Even without Trump’s prefab reality-TV persona or public profile, Cawthorn weathered allegations of overt racism and sexual predation seemingly without electoral damage, handily carrying the election. It was emblematic of a Republican Party whose base is engaged in total culture war, in which character accusations — particularly those related to racism and misogyny — roll off a slick front of perceived victimization. Enshrined, berobed Supreme Court Justice Brett Kavanaugh retains his victim status, despite the credibility of the allegations against him; President Trump himself is running down the clock of his presidency with a keening wail and a bellow for violence over election results. The well of white grievance seems boundlessly deep, a font to draw from for years to come.

This sense of victimhood emerges in just about every interview Cawthorn does. Asked to explain his Election Night tweet in a triumphal postelection interview on Monday, the congressman-elect cited his frustration with “cancel culture.” “There’s just been so much, you know, blatant lies about me, specifically when it comes to questions of Nazism and racism,” he said. In the very same interview, he revealed a desire for total Christian dominance over the United States and insisted that it was impossible for him to separate church and state when it came to his governance. He claimed to have read the Quran in order to be a more effective proselytizer to Muslims, and lamented the stubbornness of religious Jews against conversion to Christianity. “They can be very difficult,” he said.

Cawthorn’s ascension puts an end to the optimistic but fundamentally untrue notion that the GOP’s racism is a generational phenomenon, bound to die off as its elderly supporters do. He’s part of a new, radicalized, far-right youth movement whose views veer toward white nationalism. While the majority of young voters skew left, those who remain in the GOP are by default more Trumpian, helped along by a political coming-of-age in the era of MAGA’s crudity, violence, and overheated disputes on social media. A Democratic Party whose leadership is composed of complacent septuagenarians may be ill-equipped to deal with what is to come.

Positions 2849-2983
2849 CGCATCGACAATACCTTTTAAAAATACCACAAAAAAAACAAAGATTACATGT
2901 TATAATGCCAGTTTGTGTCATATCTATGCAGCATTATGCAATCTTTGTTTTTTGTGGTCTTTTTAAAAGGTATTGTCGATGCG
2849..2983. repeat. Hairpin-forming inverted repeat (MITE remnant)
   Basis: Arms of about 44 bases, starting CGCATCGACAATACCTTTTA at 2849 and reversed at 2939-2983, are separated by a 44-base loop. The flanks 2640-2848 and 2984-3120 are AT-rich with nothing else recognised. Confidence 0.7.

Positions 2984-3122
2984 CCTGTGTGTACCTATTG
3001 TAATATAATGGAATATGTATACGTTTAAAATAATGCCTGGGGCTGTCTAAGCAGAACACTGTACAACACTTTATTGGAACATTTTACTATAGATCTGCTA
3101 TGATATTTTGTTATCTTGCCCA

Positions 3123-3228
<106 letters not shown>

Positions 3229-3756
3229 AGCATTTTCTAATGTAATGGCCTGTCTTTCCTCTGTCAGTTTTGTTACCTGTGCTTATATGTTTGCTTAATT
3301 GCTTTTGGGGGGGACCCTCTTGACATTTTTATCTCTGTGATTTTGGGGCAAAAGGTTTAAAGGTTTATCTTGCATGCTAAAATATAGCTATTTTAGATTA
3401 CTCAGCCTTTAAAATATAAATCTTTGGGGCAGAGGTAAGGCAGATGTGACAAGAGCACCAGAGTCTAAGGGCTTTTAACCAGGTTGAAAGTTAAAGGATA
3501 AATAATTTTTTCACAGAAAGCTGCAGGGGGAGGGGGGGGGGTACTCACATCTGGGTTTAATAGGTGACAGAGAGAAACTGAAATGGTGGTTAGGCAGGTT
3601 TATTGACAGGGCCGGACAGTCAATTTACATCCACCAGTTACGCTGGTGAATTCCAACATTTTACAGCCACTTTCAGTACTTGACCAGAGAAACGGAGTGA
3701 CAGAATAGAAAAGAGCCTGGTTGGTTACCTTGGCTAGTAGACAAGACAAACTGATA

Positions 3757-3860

Young people active in the GOP have actively sought out a party bathed in the most naked expressions of racism on offer. Over the past five years, College Republican chapters have driven scandal after scandal after scandal over overt racism, from Washington State to North Carolina and all points in between. Racist and anti-Semitic chats proliferated, white-nationalist speakers were invited to campuses, and College Republicans marched at the Unite the Right rally in Charlottesville. Meanwhile, a group led by 22-year-old Holocaust-denying livestreamer Nicholas Fuentes has begun criticizing conservative campus groups like Charlie Kirk’s Turning Point USA and the Young America Foundation for being too moderate — that is, unwilling to embrace explicit, genocidal racism and anti-Semitism. The movement, known as “Groypers,” were out in force during Saturday’s protests in D.C., during a day of demonstrations that devolved into street melees and stabbings after sunset. Saturday’s rally — with militant MAGA troops, young and old, mingling on the streets, resolute in their desire to overturn a democratic election — was as compelling as any exit poll in its vision of our country’s political future.

The up-and-coming figures in the GOP have been battle-tested in the clammy arms of Pepe the Frog and shaped by a half-decade of barbarity from the white nationalist in the White House. Young conservatives have grown up in an age saturated in Trump’s worst traits, and absorbed them with glee. The appeal is one pinpointed for cruel and rageful young men, engorged with id; it is a racist message of loathing and bile, girded by a desire to generate pain. In sum, the idea is this: Cry more, lib. And yes, it’s enough to make you weep.

The Face of the GOP’s Hateful Future